Dactylioceras, meaning ‘Finger Horn’ is a species of Ammonite which in habited the open seas during the Early Jurassic period 200-175 million years ago.

Dactylioceras is a common find in Jurassic bituminous shales. These shales formed when limited water circulation allowed stagnant (still, oxygen-poor) conditions to develop in dense sediments on the sea floor. This was favourable for preservation of ammonites and other shells in various ways.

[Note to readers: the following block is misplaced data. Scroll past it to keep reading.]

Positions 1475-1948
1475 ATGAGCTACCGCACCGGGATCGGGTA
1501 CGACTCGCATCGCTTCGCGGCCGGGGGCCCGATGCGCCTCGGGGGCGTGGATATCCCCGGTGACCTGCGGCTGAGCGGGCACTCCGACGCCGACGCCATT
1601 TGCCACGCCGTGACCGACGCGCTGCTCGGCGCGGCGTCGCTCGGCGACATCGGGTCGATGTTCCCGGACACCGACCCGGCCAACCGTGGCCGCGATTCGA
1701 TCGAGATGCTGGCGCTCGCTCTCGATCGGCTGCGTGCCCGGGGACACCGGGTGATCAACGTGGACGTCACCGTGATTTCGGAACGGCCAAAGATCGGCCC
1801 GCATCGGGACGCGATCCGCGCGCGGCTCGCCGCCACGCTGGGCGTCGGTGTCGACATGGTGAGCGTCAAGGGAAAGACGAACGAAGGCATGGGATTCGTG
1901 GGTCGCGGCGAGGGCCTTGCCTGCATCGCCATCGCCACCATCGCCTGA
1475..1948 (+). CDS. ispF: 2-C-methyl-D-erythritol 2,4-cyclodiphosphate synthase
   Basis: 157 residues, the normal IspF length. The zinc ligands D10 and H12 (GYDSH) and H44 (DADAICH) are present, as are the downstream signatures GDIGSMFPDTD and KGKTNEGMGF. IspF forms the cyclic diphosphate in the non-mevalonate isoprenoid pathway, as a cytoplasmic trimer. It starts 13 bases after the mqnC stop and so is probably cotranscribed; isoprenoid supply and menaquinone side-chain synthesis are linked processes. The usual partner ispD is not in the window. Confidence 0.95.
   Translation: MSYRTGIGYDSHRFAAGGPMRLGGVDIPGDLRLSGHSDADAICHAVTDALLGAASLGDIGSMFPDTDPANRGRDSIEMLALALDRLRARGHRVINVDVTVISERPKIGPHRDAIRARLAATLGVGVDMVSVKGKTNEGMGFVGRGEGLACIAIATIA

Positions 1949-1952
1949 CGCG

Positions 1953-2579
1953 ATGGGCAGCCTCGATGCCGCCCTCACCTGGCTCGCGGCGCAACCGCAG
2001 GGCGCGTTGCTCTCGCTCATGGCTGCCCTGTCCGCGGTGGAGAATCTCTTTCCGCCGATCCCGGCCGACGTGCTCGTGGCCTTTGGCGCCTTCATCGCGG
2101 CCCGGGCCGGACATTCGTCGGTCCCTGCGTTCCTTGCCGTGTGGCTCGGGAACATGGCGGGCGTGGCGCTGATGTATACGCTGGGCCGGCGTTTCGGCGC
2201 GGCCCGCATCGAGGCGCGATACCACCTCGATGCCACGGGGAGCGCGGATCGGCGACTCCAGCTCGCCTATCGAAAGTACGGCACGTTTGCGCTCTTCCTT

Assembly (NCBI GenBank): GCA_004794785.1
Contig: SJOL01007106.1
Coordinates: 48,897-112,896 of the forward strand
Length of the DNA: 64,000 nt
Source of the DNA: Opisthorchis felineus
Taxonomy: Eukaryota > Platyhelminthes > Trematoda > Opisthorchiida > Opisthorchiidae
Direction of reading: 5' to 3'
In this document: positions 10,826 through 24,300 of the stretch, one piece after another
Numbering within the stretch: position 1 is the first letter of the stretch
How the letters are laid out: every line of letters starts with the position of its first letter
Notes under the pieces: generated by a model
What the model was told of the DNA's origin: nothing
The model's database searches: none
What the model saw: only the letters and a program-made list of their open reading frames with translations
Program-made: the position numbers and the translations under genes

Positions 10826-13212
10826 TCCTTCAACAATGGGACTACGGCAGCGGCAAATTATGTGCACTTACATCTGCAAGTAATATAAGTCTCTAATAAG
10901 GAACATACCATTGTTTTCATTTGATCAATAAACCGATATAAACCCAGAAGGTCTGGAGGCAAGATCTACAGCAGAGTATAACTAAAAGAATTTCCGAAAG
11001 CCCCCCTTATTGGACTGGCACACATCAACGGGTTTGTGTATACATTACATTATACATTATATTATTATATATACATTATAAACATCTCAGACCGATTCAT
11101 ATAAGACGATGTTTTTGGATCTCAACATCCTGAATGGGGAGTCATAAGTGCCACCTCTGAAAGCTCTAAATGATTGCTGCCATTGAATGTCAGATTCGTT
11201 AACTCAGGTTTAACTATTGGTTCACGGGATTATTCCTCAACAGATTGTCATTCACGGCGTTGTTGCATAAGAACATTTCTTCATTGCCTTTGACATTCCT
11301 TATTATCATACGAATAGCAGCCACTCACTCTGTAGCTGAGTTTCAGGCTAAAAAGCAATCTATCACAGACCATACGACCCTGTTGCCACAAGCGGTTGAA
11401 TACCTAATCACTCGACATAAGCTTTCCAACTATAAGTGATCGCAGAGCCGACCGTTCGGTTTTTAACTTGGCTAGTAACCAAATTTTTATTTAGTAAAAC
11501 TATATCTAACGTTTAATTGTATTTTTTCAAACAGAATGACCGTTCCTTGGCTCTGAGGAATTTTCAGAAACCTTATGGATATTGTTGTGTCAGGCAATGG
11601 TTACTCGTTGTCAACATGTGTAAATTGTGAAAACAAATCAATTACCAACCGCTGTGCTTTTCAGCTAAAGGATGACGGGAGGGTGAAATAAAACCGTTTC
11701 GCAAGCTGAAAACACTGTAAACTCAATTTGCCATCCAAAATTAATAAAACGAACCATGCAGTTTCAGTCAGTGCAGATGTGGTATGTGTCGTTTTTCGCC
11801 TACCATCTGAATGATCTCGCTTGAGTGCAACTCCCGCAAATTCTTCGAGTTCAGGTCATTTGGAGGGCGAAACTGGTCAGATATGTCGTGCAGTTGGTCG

The impermeable nature of the sediment prevented the shell’s structure of aragonite material from dissolving away.
In addition, the stagnant conditions encountered by the shells when they sank to the bottom meant that burrowing animals or currents would not disturb them as the fossilisation process occurred.
Several individuals are preserved in the block shown here, discovered that Dactylioceras had gregarious (group-living) habits.
Possibly, like many modern cephalopods, such as squid, they congregated in large swarms or schools to breed.